It is the summer of 1883 and Professor Langdon St. Ives, brilliant but eccentric scientist and explorer, is at his home in Aylesford with his family. A few miles to the north a steam launch has been taken by pirates above Egypt Bay, the crew murdered and pitched overboard.
In Aylesford itself a grave is opened and possibly robbed of the skull. The suspected grave robber, the infamous Dr. Ignacio Narbondo, is an old nemesis of Langdon St. Ives. When Dr. Narbondo returns to kidnap his four-year-old son Eddie and then vanishes into the night, St. Ives and his factotum Hasbro race into London in pursuit...
What I liked about it: To begin with, Mr. Blaylock is an extraordinary writer. This rollicking steampunk adventure showcases his excellent prose. Likeable characters, a vile villain and an imaginative setting makes this book into a must-read for lovers of steampunk literature.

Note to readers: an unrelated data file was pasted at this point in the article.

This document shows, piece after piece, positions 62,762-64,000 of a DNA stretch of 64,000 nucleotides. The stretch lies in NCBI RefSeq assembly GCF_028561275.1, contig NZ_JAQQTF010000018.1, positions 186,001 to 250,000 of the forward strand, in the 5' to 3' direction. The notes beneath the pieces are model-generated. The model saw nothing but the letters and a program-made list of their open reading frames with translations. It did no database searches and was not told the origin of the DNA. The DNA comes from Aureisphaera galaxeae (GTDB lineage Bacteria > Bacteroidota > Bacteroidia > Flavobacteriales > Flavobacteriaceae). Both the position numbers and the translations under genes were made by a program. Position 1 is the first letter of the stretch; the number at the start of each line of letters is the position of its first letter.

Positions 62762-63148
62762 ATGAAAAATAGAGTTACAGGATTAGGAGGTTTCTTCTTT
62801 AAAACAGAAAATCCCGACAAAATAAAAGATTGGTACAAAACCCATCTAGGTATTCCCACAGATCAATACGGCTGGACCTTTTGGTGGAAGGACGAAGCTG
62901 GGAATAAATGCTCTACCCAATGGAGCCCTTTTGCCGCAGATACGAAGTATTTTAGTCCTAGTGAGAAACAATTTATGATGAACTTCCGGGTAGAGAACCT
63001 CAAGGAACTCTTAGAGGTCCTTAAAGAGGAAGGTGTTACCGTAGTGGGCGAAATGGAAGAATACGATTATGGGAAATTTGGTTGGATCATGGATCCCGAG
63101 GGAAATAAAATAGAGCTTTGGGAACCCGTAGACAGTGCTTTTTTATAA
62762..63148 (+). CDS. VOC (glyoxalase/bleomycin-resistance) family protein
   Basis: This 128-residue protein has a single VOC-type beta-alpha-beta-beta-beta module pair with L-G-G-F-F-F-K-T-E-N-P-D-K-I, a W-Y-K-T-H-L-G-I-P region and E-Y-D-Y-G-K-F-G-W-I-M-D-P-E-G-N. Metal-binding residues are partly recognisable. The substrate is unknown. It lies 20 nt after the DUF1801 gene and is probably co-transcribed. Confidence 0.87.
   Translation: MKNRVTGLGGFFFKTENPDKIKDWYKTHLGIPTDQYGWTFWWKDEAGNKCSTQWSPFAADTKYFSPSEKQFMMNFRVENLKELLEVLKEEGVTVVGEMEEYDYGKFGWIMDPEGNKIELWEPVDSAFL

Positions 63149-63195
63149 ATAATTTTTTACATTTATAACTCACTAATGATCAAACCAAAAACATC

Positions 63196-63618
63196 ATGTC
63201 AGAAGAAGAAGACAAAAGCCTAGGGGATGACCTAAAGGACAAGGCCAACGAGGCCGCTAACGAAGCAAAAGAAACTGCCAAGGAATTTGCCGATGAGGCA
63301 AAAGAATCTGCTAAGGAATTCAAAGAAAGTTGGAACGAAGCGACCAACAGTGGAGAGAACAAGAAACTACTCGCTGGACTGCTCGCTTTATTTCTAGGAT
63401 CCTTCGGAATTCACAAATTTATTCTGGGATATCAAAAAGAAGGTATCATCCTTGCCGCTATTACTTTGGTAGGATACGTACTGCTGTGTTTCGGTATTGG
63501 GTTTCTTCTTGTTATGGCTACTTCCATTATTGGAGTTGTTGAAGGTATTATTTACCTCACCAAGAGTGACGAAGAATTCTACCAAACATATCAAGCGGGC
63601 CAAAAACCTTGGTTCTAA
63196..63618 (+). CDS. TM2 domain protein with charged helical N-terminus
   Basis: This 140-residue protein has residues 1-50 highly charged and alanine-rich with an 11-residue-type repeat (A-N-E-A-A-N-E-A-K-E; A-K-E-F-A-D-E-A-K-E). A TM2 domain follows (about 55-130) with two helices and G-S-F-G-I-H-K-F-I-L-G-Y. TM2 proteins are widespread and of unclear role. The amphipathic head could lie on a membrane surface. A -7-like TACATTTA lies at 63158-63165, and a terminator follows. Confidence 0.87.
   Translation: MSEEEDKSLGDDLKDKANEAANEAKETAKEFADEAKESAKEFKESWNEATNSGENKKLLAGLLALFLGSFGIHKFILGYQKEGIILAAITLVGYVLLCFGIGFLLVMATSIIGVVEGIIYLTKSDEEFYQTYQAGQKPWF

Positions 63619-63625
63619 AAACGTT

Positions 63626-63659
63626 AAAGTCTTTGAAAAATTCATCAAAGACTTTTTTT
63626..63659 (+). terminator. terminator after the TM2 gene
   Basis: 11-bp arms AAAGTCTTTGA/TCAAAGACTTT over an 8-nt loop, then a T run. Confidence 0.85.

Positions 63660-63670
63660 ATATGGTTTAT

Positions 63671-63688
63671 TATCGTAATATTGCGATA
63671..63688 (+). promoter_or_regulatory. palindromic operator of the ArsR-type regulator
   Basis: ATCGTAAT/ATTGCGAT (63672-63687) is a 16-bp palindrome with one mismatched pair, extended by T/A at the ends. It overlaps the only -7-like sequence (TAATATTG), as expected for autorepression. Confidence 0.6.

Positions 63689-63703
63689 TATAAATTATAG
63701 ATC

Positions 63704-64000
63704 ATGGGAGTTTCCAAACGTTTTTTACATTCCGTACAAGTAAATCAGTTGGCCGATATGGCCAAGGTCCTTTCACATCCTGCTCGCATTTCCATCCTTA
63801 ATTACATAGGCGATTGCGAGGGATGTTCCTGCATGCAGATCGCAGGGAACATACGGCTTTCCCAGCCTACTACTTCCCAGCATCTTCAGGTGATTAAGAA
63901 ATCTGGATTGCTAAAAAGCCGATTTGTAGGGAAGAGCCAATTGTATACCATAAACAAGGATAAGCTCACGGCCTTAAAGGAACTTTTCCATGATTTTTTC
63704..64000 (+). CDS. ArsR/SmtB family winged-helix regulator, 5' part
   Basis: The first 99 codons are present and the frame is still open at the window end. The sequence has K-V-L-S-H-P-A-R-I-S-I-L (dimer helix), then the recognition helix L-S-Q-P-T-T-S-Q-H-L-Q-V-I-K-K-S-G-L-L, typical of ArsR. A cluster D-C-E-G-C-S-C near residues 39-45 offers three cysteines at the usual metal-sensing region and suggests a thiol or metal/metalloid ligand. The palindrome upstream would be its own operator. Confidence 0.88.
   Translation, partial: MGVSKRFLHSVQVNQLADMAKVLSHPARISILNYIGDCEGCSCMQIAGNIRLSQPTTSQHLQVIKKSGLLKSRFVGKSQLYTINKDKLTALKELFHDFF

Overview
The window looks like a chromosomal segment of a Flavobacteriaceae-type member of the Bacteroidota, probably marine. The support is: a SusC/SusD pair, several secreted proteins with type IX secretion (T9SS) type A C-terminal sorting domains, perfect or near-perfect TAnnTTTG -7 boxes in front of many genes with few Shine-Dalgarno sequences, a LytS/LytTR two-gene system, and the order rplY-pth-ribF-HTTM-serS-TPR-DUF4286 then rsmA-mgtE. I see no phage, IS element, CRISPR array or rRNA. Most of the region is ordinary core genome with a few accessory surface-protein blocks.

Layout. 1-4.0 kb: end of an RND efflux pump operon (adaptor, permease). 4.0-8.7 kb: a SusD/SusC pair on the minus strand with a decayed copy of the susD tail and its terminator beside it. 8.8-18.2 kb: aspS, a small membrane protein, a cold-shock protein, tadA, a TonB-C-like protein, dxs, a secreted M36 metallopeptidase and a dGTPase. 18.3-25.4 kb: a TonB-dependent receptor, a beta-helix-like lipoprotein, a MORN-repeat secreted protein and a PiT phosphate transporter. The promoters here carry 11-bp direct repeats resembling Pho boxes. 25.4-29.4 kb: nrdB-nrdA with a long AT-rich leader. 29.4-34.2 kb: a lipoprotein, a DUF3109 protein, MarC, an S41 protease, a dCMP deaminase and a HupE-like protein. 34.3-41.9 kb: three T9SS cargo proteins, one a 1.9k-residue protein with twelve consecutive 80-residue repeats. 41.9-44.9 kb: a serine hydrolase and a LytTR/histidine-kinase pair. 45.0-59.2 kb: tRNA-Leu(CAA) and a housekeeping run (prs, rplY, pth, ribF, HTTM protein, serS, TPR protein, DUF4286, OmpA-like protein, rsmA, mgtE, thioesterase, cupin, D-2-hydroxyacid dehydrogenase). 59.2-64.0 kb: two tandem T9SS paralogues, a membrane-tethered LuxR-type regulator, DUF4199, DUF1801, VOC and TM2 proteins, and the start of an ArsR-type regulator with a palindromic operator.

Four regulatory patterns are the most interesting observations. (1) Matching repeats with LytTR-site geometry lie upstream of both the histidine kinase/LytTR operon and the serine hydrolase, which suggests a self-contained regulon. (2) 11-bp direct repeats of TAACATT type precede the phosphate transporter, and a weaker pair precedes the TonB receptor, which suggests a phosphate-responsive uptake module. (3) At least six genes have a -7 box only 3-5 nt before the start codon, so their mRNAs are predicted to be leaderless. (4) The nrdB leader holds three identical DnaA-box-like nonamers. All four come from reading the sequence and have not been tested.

What I didn’t like about it: The only issue I had with this charming tale is that the end dragged out a little bit too long. It seems that poor Eddie is kidnapped, and then someone swoops in and rescues him, but then they get caught. Then he’s rescued again, but then they get caught again. I believe this happened three times, and it had me suffering from some literary whiplash. It seemed like the climax of the thing took a long time to get to, I was really impatient to get the big fight started. Then finally, it seemed to me that it ended very abruptly. Perhaps from all the buildup.
In Conclusion: Would I recommend The Aylesford Skull to Steampunk readers? Absolutely, in fact, I would say it’s headed the way of the steampunk classic, in spite of the minor flaws I mentioned. I feel I should be adding more of Mr. Baylock’s works to my personal bookshelf, so if you’ll excuse me, I’m off to the bookstore.
Rating: 7 out of 8 Octopus legs